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Comparison of the incidence, nature and cause of injuries sustained on grass and new generation artificial turf by male and female football players. Part 1: match injuries
  1. Colin W Fuller1,
  2. Randall W Dick2,
  3. Jill Corlette2,
  4. Rosemary Schmalz2
  1. 1University of Nottingham, Nottingham, UK
  2. 2National Collegiate Athletic Association, Indianapolis, Indiana, USA
  1. Correspondence to:
 Colin W Fuller
 University of Nottingham, UK; colin.fuller{at}nottingham.ac.uk

Abstract

Objective: To compare the incidence, nature, severity and cause of match injuries sustained on grass and new generation artificial turf by male and female footballers.

Methods: The National Collegiate Athletic Association Injury Surveillance System was used for a two-season (August to December) prospective study of American college and university football teams (2005 season: men 52 teams, women 64 teams; 2006 season: men 54 teams, women 72 teams). Injury definitions and recording procedures were compliant with the international consensus statement for epidemiological studies of injuries in football. Athletic trainers recorded details of the playing surface and the location, diagnosis, severity and cause of all match injuries. The number of days lost from training and match play was used to define the severity of an injury. Match exposures (player hours) were recorded on a team basis.

Results: The overall incidence of match injuries for men was 25.43 injuries/1000 player hours on artificial turf and 23.92 on grass (incidence ratio 1.06; p = 0.46) and for women was 19.15 injuries/1000 player hours on artificial turf and 21.79 on grass (incidence ratio = 0.88; p = 0.16). For men, the mean severity of non-season ending injuries was 7.1 days (median 5) on artificial turf and 8.4 days (median 5) on grass and, for women, 11.2 days (median 5) on artificial turf and 8.9 days (median 5) on grass. Joint (non-bone)/ligament/cartilage and contusion injuries to the lower limbs were the most common general categories of match injury on artificial turf and grass for both male and female players. Most injuries were acute (men: artificial turf 24.60, grass 22.91; p = 0.40; women: artificial turf 18.29, grass 20.64; p = 0.21) and resulted from player-to-player contact (men: artificial turf 14.73, grass 13.34; p = 0.37; women: artificial turf 10.72; grass 11.68; p = 0.50).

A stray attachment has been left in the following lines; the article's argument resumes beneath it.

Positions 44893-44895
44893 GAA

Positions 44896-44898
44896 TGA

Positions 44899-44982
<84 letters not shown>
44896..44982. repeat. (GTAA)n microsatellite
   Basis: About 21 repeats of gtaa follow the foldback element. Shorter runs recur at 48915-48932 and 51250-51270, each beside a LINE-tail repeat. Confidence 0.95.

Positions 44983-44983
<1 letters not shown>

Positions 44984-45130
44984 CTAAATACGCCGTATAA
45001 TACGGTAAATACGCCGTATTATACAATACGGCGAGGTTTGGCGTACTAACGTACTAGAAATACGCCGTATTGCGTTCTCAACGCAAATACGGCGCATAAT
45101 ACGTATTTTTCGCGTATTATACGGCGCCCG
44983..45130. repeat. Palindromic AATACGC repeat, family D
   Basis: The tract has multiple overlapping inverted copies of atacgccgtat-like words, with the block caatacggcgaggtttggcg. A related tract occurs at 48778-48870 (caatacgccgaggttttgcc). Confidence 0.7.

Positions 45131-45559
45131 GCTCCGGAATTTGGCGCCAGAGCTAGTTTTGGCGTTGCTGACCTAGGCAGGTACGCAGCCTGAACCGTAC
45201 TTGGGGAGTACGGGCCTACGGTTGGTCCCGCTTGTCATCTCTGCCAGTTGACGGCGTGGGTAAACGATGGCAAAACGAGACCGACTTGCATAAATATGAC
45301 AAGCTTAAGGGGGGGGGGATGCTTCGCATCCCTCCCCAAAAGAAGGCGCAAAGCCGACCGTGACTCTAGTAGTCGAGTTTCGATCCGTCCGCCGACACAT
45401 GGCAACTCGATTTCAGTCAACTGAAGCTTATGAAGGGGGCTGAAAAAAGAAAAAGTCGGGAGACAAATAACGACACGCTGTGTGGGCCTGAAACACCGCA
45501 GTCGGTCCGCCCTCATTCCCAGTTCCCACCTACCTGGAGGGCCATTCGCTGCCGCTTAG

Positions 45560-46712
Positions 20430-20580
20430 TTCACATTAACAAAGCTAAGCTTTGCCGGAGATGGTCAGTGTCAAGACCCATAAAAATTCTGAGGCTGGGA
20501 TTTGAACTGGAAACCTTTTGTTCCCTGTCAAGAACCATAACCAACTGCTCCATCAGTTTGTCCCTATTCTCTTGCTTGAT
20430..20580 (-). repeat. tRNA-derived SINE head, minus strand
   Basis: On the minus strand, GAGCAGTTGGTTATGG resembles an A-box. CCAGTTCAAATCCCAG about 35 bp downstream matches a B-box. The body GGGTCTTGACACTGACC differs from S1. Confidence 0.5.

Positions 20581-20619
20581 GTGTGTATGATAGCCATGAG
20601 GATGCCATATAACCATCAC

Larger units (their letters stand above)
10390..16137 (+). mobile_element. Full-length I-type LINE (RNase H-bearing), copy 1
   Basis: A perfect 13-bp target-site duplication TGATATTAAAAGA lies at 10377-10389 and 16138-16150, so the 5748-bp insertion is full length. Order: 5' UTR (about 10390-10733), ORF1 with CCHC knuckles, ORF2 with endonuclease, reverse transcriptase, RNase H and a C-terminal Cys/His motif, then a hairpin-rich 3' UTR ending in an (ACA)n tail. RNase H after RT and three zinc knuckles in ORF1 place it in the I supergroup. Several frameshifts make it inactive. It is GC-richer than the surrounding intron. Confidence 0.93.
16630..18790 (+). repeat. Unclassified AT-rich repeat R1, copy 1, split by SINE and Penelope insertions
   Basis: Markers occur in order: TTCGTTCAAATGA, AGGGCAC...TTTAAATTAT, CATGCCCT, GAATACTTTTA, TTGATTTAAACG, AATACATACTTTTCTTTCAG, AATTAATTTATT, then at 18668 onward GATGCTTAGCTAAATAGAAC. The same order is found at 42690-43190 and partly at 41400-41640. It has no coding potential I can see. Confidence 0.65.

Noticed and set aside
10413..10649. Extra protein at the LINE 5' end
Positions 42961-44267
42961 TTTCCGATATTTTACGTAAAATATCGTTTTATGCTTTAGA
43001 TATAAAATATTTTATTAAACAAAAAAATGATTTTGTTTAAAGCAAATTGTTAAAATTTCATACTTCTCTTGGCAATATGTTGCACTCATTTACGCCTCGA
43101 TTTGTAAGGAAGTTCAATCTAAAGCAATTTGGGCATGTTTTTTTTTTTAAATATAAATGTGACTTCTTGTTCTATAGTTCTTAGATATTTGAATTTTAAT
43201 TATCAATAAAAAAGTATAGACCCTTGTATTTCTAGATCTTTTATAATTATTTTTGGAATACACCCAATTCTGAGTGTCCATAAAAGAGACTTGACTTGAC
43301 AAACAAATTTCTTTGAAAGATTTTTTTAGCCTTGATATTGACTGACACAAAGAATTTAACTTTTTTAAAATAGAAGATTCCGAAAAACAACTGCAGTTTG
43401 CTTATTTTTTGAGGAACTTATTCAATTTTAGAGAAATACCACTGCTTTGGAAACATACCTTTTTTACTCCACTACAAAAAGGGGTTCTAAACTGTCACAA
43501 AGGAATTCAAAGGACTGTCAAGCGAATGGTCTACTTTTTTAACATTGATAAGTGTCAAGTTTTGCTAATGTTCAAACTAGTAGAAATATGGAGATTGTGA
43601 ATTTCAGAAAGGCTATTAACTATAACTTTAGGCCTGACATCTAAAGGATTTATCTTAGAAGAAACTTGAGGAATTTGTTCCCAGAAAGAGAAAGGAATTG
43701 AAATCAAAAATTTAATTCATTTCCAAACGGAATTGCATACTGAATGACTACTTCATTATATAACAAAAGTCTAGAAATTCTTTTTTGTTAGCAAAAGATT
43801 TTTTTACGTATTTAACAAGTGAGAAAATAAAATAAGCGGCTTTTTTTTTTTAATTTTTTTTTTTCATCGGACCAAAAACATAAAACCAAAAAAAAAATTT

Conclusions: There were no major differences in the incidence, severity, nature or cause of match injuries sustained on new generation artificial turf and grass by either male or female players.

  • FIFA, Fédération Internationale de Football Association
  • ISS, Injury Surveillance System
  • NCAA, National Collegiate Athletic Association
  • acute
  • gradual onset
  • contact
  • non-contact
  • risk

Statistics from Altmetric.com

Footnotes

  • Competing interests: None declared.

  • Guest editors: Jiri Dvorak, Astrid Junge, Collin Fuller and Paul McCrory

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